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Investors received a reality check Wednesday on what happens when the world’s biggest economy comes to a near-stop in the grip of a pandemic. A series of wrenching numbers were issued on retail sales, oil prices and bank profits that knocked a stock rally off its tracks and hit the pause button on investor optimism.

The Dow Jones industrial average was in the red all day, shedding more than 700 points before closing at 23,506. That was a 443-point loss, or nearly 1.85%. The Standard & Poor’s 500 index closed down 2.2%, while the Nasdaq composite slid 1.4%. All three indexes pared losses in late afternoon on news that Germany, Europe’s biggest economy, was talking of easing its virus lockdown and after New York Gov. Andrew Cuomo said his state had made advances on the virus testing front.

The sell-off followed a blistering report on March retail sales, which plunged 8.7% for their worst monthly decline ever. The results stand in stark contrast to February’s revised 0.4% drop and blow past the 8% fall that analysts had projected from the pandemic, which has gutted consumer spending, yanked millions out of the workforce and forced people to stay home.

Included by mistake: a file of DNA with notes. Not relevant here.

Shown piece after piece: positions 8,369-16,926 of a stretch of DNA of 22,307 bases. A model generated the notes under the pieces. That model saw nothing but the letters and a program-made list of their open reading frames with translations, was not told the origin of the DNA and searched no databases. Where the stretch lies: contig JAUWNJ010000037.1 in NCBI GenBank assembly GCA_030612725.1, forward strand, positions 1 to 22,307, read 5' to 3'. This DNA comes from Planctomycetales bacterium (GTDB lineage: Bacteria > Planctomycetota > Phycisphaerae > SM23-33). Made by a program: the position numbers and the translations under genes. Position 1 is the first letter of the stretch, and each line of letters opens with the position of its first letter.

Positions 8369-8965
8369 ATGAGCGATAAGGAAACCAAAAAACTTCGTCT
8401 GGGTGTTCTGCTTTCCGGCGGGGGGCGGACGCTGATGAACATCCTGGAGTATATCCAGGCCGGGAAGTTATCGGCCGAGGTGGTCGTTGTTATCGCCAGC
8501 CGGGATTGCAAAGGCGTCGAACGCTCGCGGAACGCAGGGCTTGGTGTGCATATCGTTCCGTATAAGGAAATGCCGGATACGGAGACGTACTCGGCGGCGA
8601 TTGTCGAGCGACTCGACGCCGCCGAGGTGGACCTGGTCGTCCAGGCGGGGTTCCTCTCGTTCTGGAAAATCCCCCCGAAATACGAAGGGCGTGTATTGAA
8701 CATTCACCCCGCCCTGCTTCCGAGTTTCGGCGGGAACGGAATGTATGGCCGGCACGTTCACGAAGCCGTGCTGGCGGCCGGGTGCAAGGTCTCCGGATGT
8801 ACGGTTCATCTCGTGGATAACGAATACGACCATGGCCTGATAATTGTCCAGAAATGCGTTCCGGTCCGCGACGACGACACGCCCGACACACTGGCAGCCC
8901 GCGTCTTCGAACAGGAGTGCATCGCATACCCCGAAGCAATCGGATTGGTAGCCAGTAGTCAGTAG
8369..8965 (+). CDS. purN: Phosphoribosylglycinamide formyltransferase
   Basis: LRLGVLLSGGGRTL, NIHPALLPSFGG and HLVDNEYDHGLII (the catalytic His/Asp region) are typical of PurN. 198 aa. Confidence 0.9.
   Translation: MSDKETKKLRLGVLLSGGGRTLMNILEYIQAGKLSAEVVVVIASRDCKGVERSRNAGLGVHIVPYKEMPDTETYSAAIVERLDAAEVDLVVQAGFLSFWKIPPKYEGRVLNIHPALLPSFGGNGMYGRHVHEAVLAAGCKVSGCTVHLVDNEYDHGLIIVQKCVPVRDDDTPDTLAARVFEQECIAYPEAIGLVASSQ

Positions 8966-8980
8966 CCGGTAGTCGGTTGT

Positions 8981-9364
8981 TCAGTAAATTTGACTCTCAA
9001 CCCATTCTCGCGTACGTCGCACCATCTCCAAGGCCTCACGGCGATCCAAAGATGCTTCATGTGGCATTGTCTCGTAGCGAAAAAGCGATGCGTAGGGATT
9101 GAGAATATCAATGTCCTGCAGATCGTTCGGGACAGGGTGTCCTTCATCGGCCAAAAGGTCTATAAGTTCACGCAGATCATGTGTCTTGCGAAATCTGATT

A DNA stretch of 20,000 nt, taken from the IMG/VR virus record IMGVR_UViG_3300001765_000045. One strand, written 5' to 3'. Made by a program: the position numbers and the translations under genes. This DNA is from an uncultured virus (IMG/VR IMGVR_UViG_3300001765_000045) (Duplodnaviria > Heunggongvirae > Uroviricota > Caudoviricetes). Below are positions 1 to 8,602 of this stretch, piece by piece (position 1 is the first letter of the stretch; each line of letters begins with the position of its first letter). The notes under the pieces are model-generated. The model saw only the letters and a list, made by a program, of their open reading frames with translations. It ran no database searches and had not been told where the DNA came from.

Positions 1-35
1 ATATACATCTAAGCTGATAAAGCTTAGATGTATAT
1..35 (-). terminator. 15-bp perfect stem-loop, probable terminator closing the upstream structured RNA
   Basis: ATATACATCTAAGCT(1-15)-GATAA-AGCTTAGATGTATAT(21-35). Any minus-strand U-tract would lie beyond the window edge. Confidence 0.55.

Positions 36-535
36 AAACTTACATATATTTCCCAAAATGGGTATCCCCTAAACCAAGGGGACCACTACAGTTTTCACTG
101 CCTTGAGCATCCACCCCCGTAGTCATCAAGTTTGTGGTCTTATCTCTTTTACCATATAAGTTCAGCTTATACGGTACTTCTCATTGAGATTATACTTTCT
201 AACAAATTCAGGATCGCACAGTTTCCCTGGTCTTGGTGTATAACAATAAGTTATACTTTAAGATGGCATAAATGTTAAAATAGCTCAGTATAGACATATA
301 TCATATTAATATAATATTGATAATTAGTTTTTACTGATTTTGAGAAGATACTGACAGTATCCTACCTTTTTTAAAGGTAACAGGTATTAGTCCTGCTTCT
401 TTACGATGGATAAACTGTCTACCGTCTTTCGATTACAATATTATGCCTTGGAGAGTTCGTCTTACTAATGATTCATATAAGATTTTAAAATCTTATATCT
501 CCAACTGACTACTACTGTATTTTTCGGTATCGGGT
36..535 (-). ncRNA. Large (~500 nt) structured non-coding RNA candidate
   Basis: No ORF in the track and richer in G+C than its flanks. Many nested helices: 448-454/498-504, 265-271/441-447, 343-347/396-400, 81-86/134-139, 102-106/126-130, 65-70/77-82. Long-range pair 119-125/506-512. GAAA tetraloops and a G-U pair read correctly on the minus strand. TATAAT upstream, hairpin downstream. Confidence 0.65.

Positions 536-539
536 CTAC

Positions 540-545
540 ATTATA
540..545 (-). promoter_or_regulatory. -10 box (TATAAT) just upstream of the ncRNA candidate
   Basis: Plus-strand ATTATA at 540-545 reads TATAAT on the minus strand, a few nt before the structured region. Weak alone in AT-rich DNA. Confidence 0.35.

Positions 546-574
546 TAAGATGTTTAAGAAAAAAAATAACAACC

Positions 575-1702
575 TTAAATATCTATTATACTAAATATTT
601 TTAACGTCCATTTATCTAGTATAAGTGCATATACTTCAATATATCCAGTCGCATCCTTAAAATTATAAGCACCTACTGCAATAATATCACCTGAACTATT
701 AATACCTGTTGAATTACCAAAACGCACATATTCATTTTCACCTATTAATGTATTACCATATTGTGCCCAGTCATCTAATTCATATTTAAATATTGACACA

Markets shuddered after the major banks reported steep declines in quarterly profits as they prepared for consumers to stop paying mortgages and businesses to default on loans. Bank of America, Goldman Sachs and Citigroup all said Wednesday that first-quarter profits were down at least 40% compared with the same period last year. On Tuesday, JPMorgan Chase and Wells Fargo announced quarterly declines of 69% and 89%, respectively.

The banks, which rebounded from the 2008 financial crisis to record profits in recent years, say the dismal reports are largely driven by the billions they are setting aside to cover potential losses from the deepening coronavirus recession.

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